The PCs wants to privatize. So, what happened the last time they tried?

An important part of the Progressive Conservative platform is privatization.  So it's worth looking at the results of the privatization initiatives they took the last time they were in government.  One notable PC initiative was "patient transfers".

The Ontario Progressive Conservative government introduced legislation in 2000 allowing hospitals to use for-profit "patient transfer" companies rather than ambulances to move patients between hospitals or long-term care facilities if the patient was in stable condition.

This led to a drastic increase in the number of patients transferred by for-profit companies.

Despite assurances prior to the legislative changes from then Minister of Health Elizabeth Witmer and her parliamentary secretary Tim Hudak, now the leader of the Ontario Progressive Conservative Party, minimum standards for staff or equipment were never developed by the ministries of health or transportation (nor have they been developed under the last 8 years of Liberal government, although the Libs now say they will bring in legislation of some sort if re-elected...).

A CBC radio documentary interviewed patient transfer attendants and found that while some were qualified paramedics, many had no medical training beyond a basic CPR certificate. They were often paid in the range of $11 to $13 an hour.

The reporter notes that workers within the industry who express concern to their dispatch operators about their patients’ safety are routinely suspended or fired.

Workers recounted experiences such as trucks catching on fire and lug nuts shearing off wheels. In both of those cases, patients were aboard the trucks. One worker said she was ordered by her dispatcher to drop off a homeless patient in a back alley of Toronto.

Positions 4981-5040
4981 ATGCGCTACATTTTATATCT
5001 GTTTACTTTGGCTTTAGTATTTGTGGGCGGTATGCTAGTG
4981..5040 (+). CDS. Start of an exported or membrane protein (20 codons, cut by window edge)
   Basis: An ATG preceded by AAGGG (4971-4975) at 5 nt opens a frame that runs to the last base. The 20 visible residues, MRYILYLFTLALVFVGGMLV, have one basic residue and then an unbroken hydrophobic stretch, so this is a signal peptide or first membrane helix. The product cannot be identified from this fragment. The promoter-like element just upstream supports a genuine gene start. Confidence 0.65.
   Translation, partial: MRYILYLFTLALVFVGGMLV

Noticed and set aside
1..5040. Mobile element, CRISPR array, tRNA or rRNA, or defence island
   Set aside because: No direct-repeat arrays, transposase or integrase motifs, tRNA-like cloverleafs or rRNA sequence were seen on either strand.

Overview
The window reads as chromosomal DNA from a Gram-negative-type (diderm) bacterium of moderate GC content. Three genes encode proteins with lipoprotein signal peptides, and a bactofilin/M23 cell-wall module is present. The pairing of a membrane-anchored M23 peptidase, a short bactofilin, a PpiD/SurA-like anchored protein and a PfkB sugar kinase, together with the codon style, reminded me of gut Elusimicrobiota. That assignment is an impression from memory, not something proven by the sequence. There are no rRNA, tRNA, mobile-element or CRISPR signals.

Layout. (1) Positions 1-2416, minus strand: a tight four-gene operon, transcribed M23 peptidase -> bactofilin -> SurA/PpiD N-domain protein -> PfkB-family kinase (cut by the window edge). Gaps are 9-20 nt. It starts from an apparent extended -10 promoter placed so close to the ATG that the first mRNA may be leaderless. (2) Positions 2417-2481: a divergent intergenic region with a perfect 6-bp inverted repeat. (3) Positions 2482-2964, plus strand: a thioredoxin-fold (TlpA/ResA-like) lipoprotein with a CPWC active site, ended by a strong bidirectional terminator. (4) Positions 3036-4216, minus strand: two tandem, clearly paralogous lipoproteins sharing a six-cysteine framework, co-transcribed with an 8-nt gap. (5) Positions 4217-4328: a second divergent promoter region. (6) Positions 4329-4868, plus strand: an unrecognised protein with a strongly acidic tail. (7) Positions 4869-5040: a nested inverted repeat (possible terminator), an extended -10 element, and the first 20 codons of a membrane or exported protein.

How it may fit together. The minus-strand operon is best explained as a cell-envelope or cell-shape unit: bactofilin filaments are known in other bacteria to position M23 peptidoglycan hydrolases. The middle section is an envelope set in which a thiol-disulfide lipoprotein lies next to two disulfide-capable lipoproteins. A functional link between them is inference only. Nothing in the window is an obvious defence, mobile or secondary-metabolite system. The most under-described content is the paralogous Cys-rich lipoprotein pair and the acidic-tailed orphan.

The Ombudsman followed up the CBC documentary with his own report on this industry earlier this year. He was equally scathing.

Ontario residents would be better off taking a taxi to a hospital than one of the privately owned vehicles used to transfer hundreds of thousands of non-critical patients each year, provincial watchdog Andre Marin told the Canadian Press.

“Of all the cases that I’ve done since I’ve been ombudsman, this is a case where I’ve rarely seen such incontrovertible and conclusive and convincing evidence early on, that was really not in dispute,” he said. Marin said

It's allowed private companies to charge hundreds of dollars per patient for transports in old, beat-up ambulances operated by “kids” with no medical training, he said.

"They place people's lives in serious jeopardy,'' Marin said.

Even with these results, the Progressive Conservatives want to launch another round of privatization. 

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